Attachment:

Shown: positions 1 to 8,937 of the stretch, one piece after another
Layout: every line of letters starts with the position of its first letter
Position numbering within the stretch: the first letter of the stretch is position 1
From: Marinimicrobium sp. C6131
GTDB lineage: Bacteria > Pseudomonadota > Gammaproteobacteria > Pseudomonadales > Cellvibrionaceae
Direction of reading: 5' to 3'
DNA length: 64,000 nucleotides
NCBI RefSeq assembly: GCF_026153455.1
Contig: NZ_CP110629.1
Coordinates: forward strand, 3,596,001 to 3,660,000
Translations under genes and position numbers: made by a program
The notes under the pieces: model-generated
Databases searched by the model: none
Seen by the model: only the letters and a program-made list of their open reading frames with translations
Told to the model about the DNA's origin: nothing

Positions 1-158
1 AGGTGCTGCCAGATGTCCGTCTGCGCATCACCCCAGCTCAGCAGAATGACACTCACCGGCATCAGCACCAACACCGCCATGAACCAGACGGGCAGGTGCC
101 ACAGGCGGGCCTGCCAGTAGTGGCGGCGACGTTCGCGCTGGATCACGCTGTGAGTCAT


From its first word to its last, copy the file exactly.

Shown: positions 1 to 8,937 of the stretch, one piece after another
Layout: every line of letters starts with the position of its first letter
Position numbering within the stretch: the first letter of the stretch is position 1
From: Marinimicrobium sp. C6131
GTDB lineage: Bacteria > Pseudomonadota > Gammaproteobacteria > Pseudomonadales > Cellvibrionaceae
Direction of reading: 5' to 3'
DNA length: 64,000 nucleotides
NCBI RefSeq assembly: GCF_026153455.1
Contig: NZ_CP110629.1
Coordinates: forward strand, 3,596,001 to 3,660,000
Translations under genes and position numbers: made by a program
The notes under the pieces: model-generated
Databases searched by the model: none
Seen by the model: only the letters and a program-made list of their open reading frames with translations
Told to the model about the DNA's origin: nothing

Positions 1-158
1 AGGTGCTGCCAGATGTCCGTCTGCGCATCACCCCAGCTCAGCAGAATGACACTCACCGGCATCAGCACCAACACCGCCATGAACCAGACGGGCAGGTGCC
101 ACAGGCGGGCCTGCCAGTAGTGGCGGCGACGTTCGCGCTGGATCACGCTGTGAGTCAT